The Planets Opus 32 (4) Gustav Holst Download 'The Planets Opus 32 (4)' on iTunes
Celebrating an incredible ten years in the business, violin star Nicola Benedetti takes us on a personal journey through the musical highlights of her career.
Setting off at a rollicking pace, Nicola tackles Vivaldi's virtuosic concerto accompanied by the Scottish Chamber Orchestra. You might think you know the tune well, but Nicola's energetic rendition brings an unusual freshness to this Baroque masterpiece. Picture: Decca/Rich Hardcastle
Making the most of Vaughan Williams' soaring violin tune, Nicola comes into her own in this stunning rendition of the composer's most famous piece. She first recorded it on her Fantasie album in 2009
It's another well-known violin favourite, this time, from Johnannes Brahms. Expect a sprightly duet between Nicola's violin and the reedy tones of accordionist Ksenija Sidorova.
Another highlight of Nicola's 2009 Fantasie album, this transcendental music is made all the more beautiful by its simplicity. Nicola caresses the long violin notes over the top of the peaceful circling piano accompaniment, creating an achingly beautiful rendition of Pärt's minimalist masterpiece
There's something haunting about Chopin's music when it's played on the violin. Despite being a piano piece originally, this Nocturne comes into its own when brought to life through Benedetti's unmistakable tones.
After hearing the premiere of Tchaikovsky's Violin Concerto, music critic Eduard Hanslick said: "The violin was not played but beaten black and blue." It's a fair comment for this fiendish concerto, which serves as a perfect vehicle for demonstrating Benedetti's virtuosic talent.
Massenet certainly knows how to write a great violin tune. And with the gorgeous swelling strings from the London Symphony Orchestra, conducted by Daniel Harding, this is a perfect serving of decadent Romantic music.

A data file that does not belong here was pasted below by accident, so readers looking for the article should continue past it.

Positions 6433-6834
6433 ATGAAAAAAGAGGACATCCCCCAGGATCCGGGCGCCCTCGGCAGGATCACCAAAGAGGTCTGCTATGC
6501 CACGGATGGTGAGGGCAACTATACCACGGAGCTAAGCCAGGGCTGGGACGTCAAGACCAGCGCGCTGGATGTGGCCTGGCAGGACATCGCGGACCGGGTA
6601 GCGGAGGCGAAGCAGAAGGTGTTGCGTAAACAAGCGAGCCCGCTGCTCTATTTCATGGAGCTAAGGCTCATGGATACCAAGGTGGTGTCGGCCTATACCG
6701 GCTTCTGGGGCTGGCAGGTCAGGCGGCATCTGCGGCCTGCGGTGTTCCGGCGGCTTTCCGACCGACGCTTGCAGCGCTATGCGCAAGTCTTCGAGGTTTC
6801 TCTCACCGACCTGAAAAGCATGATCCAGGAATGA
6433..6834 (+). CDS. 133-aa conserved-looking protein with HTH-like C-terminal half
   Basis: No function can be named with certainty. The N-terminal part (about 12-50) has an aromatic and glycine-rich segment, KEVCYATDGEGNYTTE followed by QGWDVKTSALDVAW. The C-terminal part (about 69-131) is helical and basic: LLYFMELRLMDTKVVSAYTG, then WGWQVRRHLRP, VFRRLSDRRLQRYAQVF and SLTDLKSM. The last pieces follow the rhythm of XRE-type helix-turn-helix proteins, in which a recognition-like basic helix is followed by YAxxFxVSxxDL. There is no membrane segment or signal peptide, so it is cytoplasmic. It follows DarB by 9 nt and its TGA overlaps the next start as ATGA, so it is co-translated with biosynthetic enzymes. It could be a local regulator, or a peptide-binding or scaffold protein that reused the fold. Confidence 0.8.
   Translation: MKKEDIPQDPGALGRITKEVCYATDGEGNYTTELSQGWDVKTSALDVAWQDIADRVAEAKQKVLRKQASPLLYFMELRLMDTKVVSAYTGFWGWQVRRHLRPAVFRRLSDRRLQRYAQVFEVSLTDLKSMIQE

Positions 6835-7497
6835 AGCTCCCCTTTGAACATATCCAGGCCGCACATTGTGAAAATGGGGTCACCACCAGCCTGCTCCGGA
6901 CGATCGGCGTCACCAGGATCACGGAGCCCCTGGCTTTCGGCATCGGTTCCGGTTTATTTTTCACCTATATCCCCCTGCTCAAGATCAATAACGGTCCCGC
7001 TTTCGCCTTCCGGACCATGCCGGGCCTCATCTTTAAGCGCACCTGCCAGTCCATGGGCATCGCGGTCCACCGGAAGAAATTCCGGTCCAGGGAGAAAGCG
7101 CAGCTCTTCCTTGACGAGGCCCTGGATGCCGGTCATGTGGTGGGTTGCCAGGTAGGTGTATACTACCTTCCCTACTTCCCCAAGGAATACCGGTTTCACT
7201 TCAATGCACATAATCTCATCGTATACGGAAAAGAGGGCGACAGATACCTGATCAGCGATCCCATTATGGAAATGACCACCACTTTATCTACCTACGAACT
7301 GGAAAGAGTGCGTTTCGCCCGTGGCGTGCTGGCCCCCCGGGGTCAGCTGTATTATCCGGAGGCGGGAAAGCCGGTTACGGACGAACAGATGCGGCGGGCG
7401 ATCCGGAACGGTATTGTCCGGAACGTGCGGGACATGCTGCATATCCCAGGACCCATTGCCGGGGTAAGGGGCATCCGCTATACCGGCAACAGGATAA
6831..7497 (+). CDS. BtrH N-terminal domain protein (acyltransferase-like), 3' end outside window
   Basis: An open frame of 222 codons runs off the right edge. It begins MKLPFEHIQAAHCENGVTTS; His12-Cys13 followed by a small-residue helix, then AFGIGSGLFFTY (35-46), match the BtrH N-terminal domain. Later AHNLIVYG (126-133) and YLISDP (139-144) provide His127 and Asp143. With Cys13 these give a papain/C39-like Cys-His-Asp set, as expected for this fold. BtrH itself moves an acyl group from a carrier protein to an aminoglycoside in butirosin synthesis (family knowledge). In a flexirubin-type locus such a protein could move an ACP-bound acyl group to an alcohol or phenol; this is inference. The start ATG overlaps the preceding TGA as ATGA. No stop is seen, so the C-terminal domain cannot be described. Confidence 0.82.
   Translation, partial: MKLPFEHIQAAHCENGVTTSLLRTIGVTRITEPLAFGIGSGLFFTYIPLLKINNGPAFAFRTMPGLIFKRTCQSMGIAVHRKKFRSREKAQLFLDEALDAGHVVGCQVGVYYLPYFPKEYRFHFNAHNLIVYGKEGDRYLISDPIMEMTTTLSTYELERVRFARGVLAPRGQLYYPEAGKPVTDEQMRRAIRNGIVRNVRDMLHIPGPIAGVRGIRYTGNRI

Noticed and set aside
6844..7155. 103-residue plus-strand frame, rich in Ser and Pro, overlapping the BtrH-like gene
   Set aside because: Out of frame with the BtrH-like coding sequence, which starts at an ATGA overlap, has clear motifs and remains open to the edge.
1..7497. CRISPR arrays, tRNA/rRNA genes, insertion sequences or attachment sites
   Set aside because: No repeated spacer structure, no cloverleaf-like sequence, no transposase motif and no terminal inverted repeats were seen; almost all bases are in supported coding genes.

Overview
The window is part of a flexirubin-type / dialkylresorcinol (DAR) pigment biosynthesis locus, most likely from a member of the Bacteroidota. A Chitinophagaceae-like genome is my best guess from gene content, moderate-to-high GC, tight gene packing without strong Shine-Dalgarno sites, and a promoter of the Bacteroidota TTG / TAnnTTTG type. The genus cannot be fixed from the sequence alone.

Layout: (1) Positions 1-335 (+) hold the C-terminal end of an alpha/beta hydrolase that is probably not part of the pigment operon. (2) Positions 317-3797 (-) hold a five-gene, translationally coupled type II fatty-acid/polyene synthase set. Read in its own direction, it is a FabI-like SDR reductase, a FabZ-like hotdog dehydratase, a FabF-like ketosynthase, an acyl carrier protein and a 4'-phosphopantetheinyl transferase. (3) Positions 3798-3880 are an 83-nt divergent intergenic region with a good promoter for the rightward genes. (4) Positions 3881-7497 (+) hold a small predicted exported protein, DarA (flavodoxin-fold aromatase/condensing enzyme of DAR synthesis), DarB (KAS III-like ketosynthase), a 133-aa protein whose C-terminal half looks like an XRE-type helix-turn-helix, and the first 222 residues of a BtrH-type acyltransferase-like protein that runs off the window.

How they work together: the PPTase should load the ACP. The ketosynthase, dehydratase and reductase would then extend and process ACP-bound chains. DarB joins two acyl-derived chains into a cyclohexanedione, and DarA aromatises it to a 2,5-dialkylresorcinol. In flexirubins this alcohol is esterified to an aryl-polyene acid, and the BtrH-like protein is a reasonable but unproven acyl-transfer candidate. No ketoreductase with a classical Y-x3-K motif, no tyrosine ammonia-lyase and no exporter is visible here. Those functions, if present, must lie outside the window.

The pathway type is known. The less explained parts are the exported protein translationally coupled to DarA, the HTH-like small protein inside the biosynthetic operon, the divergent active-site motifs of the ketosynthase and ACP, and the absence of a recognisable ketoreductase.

So popular is Monti's take on this Hungarian folk song that it's made its way onto a track by Lady Gaga. It sounds somewhat more traditional in this recording by Benedetti and her fellow instrumentalists, but its hard to ignore the music's infectious energy and cheery tune.
Another moment of calm nestled amongst the more energetic pieces, it's easy to see why Bruch's violin concerto is such a well-loved piece. The second movement, in particular, is a fine example of tender Romantic violin writing at its best.
A fantastic collaboration between Benedetti and the Bournemouth Symphony Orchestra, capturing this timeless soundtrack on her The Silver Violin album. Full of indulgent, tug-on-your-heart-strings tunes, this music harks back to the Romantic era - despite being written in 2004.
Benedetti captures the pathos and drama in John Williams' famous violin solo with this tender rendition. She's following in some pretty impressive musical footsteps: the original soundtrack was performed by violin legend Itzhak Perlman.
The Benedetti Trio make an appearance on the album, along with accordionist Ksenija Sidorova. It's a track bursting with sultry Argentinian spirit, as the violin, cello, accordion and piano pass the tune between each other.